A plot utilizing the short-spaced secondary field ratio, long-spaced phase method is shown in FIG. 2. This plot relates the 20 megahertz secondary field ratio and the 20 megahertz phase difference measurements to the formation resistivity and dielectric constant values.
Referring now to FIG. 3, a well logging sonde 11 whose main body member is preferably constructed of fiberglass or some other non-conductive material of sufficient strength characteristics, is shown suspended by a well logging cable 12 in an uncased well borehole 13 filled with borehole fluid 14 and is surrounded by earth formations 15 whose dielectric constant and resistivity properties are to be measured. Within the lower portion of the well logging sonde 11 is housed a transmitter electronic section 16 and an associated transmitting coil 17. Transmitting coil 17 is wire wound on a non-conducting machinable ceramic material. Transmitting coil 17 is energized at a frequency in the range of 10 to 60 megahertz (preferably at a frequency of 20 megahertz) as hereinafter described, to transmit electromagnetic energy into earth formations 15. Receiver coils 22, 23 and 24 which are helically wound on machinable ceramic forms comprise tuned resonant circuits which are sensitive to the transmitting frequency. Receiver coils 22, 23 and 24 are located 24, 40 and 56 inches, respectively, from transmitter coil 17 in sonde 11. Transmitter coil 17 and receiver coils 22, 23 and 24 are electrostatically shielded as indicated by the dotted line boxes around the coils. The coil spacings just recited are intended as being illustrative only and it will be appreciated by those skilled in the art that other operating frequencies in the range of interest for practicing the invention and other coil spacings than these may be used without departing from the inventive concept.
Transmitter section 16 includes a transmitter 30 which may be in an off state, a low power operational state, or a high power operational state as determined by an operator. Transmitter 30 is used to energize transmitter coil 17. Transmitter section 16 includes also transmitter mode select means 32 which provides a control signal to transmitter 30, to control the state of transmitter 30, in response from a signal from a photo detector and amplifier 34. Transmitter 30 is energized by DC voltage from battery 36. An operator at the surface determines the transmitter mode and provides, as hereinafter explained, a modulated signal down well logging cable 12 to a demodulator 40 located in the upper section of sonde 11 which demodulates the signal and provides it to a light emitting diode 44. Light emitting diode 44 provides a corresponding light output through a fiber optic cable 46 which passes through the coils 17, 22, 23 and 24 and is then converted back into an electrical signal by photo detector and amplifier 34 located in transmitter section 16. The purpose of using fiber optic cabling is to allow the state of transmitter 30 to be controlled without creating electromagnetic interference in receiver coils 22, 23 and 24.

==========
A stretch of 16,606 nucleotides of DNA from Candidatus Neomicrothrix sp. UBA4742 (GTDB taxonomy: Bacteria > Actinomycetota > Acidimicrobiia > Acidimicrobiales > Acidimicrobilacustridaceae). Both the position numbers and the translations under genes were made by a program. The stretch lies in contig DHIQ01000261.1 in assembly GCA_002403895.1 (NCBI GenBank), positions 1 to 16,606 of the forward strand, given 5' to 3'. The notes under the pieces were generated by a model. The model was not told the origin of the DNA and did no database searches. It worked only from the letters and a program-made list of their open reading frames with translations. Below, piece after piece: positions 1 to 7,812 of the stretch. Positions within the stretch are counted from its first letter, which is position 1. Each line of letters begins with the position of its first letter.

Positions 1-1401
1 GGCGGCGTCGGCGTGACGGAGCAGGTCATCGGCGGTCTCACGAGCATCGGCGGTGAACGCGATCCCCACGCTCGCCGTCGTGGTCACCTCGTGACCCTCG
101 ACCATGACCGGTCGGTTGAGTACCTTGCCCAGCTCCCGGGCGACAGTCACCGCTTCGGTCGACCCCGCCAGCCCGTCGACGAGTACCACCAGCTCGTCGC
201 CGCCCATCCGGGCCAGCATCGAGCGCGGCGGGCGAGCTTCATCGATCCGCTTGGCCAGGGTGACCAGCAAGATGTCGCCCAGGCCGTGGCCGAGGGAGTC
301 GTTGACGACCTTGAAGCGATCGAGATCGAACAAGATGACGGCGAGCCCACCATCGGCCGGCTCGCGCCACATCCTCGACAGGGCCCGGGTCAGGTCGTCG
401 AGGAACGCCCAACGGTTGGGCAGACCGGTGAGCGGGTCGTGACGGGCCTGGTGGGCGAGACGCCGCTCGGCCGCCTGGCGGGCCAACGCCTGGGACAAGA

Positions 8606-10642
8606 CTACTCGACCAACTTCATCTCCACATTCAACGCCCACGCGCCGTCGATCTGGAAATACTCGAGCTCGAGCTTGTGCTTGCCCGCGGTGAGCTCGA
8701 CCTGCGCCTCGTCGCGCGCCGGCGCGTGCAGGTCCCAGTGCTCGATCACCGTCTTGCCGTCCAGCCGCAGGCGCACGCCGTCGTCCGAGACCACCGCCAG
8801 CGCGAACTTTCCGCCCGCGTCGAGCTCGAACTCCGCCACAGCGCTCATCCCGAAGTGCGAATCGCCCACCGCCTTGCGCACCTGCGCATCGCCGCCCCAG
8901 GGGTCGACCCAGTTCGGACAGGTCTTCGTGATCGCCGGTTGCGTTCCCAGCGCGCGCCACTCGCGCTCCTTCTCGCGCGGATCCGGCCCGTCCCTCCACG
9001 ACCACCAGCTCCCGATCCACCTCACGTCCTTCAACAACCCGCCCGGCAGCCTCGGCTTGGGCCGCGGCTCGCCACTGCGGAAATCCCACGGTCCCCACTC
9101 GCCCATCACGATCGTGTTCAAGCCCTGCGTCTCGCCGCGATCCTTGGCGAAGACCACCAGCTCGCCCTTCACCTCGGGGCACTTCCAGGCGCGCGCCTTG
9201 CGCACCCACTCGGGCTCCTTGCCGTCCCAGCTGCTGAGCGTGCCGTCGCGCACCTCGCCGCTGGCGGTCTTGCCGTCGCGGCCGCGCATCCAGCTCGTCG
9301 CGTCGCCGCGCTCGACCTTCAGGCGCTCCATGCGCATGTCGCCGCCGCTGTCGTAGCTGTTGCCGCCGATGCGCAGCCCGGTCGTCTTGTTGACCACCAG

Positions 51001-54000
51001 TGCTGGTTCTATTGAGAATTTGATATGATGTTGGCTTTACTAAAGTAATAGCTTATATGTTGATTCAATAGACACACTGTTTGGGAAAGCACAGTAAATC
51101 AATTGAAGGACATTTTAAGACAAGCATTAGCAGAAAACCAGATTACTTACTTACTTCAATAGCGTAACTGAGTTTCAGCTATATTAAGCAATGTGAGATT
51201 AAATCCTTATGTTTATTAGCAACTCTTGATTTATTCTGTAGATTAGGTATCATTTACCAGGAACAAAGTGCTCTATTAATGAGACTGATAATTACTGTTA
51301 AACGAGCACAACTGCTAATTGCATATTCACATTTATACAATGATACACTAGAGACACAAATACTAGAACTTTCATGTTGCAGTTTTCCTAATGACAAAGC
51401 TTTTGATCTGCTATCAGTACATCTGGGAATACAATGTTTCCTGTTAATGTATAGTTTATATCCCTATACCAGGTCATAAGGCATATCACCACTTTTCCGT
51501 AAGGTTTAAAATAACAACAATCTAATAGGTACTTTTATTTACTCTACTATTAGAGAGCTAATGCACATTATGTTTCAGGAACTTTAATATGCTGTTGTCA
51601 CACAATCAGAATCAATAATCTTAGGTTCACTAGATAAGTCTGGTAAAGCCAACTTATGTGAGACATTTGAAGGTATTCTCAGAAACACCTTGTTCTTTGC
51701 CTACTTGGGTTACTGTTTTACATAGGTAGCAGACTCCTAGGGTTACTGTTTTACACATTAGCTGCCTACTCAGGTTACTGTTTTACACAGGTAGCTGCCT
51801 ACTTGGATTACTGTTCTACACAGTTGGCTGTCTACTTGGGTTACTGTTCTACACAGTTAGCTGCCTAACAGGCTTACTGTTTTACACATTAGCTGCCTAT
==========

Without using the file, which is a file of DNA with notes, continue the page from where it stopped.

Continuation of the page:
The signals from coils 22, 23 and 24 are provided to amplifiers 48, 49 and 50, respectively, of receiver electronics 54. The outputs of receivers 48, 49 and 50 are provided to RF mixers 66, 67 and 68, respectively, where the receiver signals are heterodyned to a lower frequency preferably 1 kilohertz by action of a local oscillator 73. An automatic frequency control circuit 75 maintains the intermediate frequency locked to a frequency of 1 kilohertz reference signal provided by a 1 kilohertz reference source 78. The outputs of mixers 66, 67 and 68 are provided to voltage controlled oscillators 83, 84 and 85, respectively, which converts the mixers' signals to frequency modulated signals.
Voltage controlled oscillators 83, 84 and 85 provide frequency modulated signals having carrier frequencies of 20, 45 and 86 kilohertz, respectively. These carrier frequencies were chosen to provide adequate separation of the modulated carriers to allow for low pass, high pass and band pass filtering at the surface and further to fall within the maximum transmission capability of the logging cable. The frequency modulated signals provided by voltage controlled oscillators 83, 84 and 85 are provided to summing amplifier means 90 where they are summed and provided to a cable driver 92. Cable driver 92 provides the sum signal from summing means 90 to cable 12 which conducts it uphole to the surface electronics 100 on the surface.
As noted earlier, transmitter 30 may be in any one of three states. The transmitter operational state is selected at the surface to allow high power operation of transmitter 16 only while actual logging and calibrations are in process. This permits the standard battery pack to operate within its power capabilities while providing a factor of 10 increase in transmitter input power during logging. Transmitter 30 state is selected by sending a dual tone signal from tone generator 105 of surface electronics 100 to cable 12 where it is conducted downhole to demodulator 40 in sonde 11. As explained previously in the discussion of transmitter section 16, the signals are then conveyed to photo detector 34 via fiber optic cable and thence to transmitter mode select 32 which controls the mode of transmitter 30.